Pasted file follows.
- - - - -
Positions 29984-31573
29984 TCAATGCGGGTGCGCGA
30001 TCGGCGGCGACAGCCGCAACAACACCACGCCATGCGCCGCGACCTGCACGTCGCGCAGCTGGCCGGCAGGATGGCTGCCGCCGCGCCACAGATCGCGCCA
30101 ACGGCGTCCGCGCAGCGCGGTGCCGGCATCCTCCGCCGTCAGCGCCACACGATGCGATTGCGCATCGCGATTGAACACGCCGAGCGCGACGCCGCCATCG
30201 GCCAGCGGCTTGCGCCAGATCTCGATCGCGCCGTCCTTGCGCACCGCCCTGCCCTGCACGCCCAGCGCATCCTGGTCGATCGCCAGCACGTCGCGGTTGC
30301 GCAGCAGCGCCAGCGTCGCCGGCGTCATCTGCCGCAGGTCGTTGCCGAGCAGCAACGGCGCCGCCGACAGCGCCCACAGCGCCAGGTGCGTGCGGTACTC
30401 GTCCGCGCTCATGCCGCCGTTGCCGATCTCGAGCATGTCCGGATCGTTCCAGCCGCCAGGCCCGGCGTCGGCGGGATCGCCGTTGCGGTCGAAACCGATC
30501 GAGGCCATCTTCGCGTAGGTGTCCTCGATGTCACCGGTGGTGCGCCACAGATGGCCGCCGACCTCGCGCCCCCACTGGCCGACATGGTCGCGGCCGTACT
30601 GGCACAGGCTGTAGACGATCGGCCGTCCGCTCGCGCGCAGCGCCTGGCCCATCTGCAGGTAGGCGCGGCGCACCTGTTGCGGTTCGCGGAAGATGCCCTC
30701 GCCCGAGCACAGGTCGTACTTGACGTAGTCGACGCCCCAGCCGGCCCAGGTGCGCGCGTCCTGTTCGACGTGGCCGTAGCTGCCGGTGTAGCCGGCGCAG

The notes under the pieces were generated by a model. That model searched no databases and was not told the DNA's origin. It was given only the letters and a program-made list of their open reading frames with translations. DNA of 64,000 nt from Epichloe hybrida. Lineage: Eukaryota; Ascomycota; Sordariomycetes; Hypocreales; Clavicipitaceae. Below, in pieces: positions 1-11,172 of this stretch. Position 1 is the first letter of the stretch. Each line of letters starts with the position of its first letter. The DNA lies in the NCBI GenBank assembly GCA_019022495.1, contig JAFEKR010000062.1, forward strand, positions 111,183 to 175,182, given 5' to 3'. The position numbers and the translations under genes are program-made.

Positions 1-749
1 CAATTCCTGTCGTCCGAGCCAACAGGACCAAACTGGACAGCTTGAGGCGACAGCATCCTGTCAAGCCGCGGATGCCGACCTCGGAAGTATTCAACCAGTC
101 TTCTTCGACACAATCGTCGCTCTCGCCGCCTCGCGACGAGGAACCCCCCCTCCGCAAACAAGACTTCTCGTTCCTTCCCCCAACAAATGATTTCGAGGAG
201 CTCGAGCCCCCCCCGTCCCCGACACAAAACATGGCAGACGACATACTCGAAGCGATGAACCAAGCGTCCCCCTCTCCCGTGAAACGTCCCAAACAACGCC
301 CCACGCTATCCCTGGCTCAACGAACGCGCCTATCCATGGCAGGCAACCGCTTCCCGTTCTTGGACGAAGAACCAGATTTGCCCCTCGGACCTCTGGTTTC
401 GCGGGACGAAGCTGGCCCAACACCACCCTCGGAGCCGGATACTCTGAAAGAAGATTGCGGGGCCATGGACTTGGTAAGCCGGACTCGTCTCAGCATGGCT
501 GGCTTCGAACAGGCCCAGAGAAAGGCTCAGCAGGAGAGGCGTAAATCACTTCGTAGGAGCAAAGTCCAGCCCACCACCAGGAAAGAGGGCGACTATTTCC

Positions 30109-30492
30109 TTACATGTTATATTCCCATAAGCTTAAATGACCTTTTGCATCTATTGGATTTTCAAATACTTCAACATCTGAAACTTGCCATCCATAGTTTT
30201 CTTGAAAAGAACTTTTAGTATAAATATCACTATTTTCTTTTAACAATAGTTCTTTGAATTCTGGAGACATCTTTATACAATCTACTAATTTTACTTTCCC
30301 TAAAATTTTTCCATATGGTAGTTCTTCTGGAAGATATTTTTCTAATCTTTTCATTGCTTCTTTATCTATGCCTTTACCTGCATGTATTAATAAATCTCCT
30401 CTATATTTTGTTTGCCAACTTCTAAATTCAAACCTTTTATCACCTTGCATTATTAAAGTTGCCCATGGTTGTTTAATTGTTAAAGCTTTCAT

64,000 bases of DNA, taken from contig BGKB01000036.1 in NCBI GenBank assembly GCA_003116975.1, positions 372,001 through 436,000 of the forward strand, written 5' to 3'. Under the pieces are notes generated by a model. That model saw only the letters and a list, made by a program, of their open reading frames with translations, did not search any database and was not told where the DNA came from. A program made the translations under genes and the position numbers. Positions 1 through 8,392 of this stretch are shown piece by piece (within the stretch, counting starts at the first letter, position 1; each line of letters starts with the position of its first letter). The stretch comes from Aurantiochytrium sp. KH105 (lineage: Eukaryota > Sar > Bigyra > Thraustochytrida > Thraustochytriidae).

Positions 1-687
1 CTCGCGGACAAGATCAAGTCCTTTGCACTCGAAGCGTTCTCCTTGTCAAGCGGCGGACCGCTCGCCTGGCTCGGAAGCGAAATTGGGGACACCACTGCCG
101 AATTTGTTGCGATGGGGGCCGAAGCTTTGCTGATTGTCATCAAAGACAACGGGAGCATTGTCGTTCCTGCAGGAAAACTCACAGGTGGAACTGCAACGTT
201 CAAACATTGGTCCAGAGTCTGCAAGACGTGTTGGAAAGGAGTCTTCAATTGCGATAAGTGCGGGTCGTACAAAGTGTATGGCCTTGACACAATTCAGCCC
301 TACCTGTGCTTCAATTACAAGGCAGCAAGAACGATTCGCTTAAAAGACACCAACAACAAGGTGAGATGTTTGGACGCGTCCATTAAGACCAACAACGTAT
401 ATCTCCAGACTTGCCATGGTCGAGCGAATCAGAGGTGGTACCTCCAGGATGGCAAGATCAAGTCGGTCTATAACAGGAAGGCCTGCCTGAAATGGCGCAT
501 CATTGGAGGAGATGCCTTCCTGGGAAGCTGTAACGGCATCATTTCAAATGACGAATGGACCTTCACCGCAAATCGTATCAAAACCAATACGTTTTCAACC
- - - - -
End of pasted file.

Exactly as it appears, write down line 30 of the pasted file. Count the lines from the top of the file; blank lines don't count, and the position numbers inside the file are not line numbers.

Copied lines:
401 ATCTCCAGACTTGCCATGGTCGAGCGAATCAGAGGTGGTACCTCCAGGATGGCAAGATCAAGTCGGTCTATAACAGGAAGGCCTGCCTGAAATGGCGCAT